So to what do I object in the myriad of internet hits one can discover in a simple “Google” search for “Emerging Church?”

Here’s a direct “copy and paste” quote from a website purporting to give the reader clear and positive identification of anyone talking about the “Emerging Church.” ...labyrinths, icons, incense, chanting, candles, centering and contemplative prayer... Without contemplative spirituality, the emerging church would be nothing more than couches and candles.

What? WHAT? “labyrinths, icons, incense, chanting, candles, centering and contemplative prayer...”? In the vernacular, “do what?”

Now I’m sure somebody out there, some spiritual investigator, some inquisitive mind, some experimenter of the realm of the spirit adheres to such folly. I’ve seen enough weird and strange stuff in my lifetime that I don’t doubt there are such folks floating around the fringes of faith, but coupling this statement with the conclusion that  “Without contemplative spirituality, the emerging church would be nothing more than couches and candles” is absurd at best and entirely stupid and misleading at worst.

Don’t get your feelings hurt when I say that this kind of judgment-without-the-facts statement is irresponsible and foolish and harmful and just plain wrong. And if I just hurt your feelings, please forgive me, I’m not mad at you, but I won’t retract my observation.

Let’s attempt to define some terms here: “Contemplative Spirituality.” There’s a great place to start, because prior to surfing the web, looking at various treatises on the subject of the “Emerging Church” I had never heard of “Contemplative Spirituality.” So let’s see if I can get this straight: I’ll be back after I’ve read up on the subject to get an understanding.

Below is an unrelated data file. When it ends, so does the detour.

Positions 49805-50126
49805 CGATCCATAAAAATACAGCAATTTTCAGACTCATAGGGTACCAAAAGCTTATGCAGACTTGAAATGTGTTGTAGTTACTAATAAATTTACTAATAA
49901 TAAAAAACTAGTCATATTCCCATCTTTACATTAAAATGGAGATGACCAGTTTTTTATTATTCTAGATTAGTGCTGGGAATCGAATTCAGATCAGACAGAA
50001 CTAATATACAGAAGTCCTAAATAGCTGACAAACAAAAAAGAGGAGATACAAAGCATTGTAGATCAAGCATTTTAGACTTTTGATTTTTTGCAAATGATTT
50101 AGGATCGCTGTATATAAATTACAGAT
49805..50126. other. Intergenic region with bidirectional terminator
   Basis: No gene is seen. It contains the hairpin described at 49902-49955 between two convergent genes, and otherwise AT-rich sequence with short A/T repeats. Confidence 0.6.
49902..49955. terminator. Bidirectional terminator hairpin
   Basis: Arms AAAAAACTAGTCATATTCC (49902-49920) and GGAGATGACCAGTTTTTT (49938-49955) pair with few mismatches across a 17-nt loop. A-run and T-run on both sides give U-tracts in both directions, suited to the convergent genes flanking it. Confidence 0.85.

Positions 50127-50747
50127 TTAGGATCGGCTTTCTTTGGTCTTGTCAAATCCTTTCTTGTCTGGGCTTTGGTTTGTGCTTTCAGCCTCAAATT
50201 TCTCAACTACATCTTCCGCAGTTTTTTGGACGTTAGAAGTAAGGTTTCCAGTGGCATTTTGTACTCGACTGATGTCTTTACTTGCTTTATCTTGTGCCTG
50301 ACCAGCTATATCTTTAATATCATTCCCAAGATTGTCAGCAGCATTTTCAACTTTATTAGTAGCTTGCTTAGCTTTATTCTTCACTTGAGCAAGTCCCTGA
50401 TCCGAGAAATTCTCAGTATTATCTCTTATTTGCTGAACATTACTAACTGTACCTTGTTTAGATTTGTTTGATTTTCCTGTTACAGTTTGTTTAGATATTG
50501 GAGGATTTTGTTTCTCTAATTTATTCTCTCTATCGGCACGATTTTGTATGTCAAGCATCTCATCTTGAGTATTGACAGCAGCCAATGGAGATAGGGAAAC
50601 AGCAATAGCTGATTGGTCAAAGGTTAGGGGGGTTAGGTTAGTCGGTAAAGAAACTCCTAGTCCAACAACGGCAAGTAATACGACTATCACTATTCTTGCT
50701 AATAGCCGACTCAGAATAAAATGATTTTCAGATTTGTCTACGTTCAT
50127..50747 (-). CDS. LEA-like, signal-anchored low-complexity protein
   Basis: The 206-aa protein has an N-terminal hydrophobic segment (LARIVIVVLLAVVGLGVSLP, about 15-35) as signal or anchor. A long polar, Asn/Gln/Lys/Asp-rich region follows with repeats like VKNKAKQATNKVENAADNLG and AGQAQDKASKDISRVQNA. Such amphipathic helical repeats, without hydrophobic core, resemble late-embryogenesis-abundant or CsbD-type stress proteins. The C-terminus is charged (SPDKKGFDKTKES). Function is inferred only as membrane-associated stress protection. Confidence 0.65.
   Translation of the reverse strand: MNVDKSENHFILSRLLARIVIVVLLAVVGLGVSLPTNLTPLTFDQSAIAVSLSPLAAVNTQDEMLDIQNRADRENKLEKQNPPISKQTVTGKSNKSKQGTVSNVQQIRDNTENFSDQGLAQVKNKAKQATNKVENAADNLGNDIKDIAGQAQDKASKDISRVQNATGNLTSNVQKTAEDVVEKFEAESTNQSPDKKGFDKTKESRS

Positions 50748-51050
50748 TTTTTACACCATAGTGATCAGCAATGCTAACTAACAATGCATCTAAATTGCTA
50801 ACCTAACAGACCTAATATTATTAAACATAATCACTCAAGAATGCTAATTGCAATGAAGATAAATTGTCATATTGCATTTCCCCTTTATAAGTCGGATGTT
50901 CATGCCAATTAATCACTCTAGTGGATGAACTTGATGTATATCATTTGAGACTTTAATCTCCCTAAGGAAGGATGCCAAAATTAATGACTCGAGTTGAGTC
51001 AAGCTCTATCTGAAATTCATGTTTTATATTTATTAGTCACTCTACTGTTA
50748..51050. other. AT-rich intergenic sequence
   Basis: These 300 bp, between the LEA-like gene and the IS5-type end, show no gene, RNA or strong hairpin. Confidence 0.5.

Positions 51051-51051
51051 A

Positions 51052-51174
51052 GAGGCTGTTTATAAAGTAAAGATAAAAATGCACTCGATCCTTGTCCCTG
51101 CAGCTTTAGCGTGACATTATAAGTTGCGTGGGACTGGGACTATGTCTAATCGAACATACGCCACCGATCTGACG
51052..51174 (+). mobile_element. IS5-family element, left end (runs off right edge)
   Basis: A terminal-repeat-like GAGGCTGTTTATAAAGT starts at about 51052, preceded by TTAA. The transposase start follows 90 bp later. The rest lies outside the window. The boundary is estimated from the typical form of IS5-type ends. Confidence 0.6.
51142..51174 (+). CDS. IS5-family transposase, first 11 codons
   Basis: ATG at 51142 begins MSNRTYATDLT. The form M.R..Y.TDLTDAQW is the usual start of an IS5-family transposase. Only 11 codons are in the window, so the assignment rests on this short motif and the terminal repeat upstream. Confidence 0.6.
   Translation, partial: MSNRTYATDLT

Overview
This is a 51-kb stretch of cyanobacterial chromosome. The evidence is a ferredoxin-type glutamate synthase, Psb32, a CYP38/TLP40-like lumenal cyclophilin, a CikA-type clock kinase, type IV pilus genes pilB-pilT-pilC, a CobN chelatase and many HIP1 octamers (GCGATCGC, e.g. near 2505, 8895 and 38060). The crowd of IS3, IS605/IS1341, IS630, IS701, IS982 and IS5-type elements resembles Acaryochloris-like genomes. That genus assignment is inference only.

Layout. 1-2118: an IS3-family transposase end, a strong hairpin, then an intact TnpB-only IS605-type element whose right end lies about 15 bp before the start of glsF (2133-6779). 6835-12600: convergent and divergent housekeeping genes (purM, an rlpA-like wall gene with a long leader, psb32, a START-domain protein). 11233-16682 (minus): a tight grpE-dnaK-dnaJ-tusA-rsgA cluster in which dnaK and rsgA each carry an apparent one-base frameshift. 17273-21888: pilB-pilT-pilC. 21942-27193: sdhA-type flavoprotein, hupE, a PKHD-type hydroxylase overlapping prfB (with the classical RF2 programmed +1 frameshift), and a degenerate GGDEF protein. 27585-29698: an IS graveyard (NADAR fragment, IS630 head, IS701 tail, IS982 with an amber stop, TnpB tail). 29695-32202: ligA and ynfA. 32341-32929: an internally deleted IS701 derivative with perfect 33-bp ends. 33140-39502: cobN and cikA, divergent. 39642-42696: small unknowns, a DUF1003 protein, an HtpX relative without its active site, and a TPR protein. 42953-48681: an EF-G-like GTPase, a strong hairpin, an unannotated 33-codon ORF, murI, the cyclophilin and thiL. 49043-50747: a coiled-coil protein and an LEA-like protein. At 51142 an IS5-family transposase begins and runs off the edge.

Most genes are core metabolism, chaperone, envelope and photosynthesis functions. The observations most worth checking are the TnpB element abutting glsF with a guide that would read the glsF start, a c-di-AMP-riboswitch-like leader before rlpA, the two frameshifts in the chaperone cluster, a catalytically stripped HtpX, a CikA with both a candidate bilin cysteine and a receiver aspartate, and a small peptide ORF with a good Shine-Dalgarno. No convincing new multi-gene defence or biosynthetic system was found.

OK, I’m back. I’ve read a bunch of words about “Contemplative Spirituality” and I’m ready to give you my results.

1) I have no idea what the term “Contempative Spirituality” means. It's beyond me and foreign to my faith and my understanding of the practice of Christianity.

2) I’m not interested in either “Contemplative Spirituality” or “...labyrinths, icons, incense, chanting, candles, centering and contemplative prayer...” I’m interested in knowing Him (Jesus) “in the power of His resurrection and in the fellowship of His suffering.”

3) I don’t like the tone of those who seem to want to attack anybody they don’t like. I never read about Jesus attacking anybody. Oh, He identified people according to their spirits, but He never lashed out, attacked or accused anybody. He loved even His enemies and His opponents and would have gladly forgiven them their sins and befriended them if only they would have allowed Him to do so. Oh, I want to be like Jesus.

4) After having studied about “Contemplative Spirituality” and all the supposed evils of the “Emerging Church” I’ve concluded that while there are some strange ideas floating around the spiritual atmosphere of The Church, neither I nor anybody I know in the “Emerging Church” camp is part of that strangeness. We’re just, as I indicated earlier, “Followers of Jesus” but we are also, and as importantly “Rejecters of Religion.” We hate religion. We hate man-made attempts to get to God. We despise the forms, functions and programs of man-made spirituality, “church”, religion, call it what you will.

5) I think that as a reaction to the man-made religion and religious traditions of men that we've experienced in the past several hundred years, it's normal and expected that exploration of other "ways" of practicing our faith would occur. Whenever one explores unknown territory, there is the occasional foray down dead-end paths, worthless trails and into confusing terrain. Henry Ford wasn't judged by his first attempts at building an automobile, but by the finished product after years of trial and error. Could we please wait to pass judgment on the burgeoning "Emerging Church" movement until sufficient light is shed on the subject and we can see at least a "Model A" appear?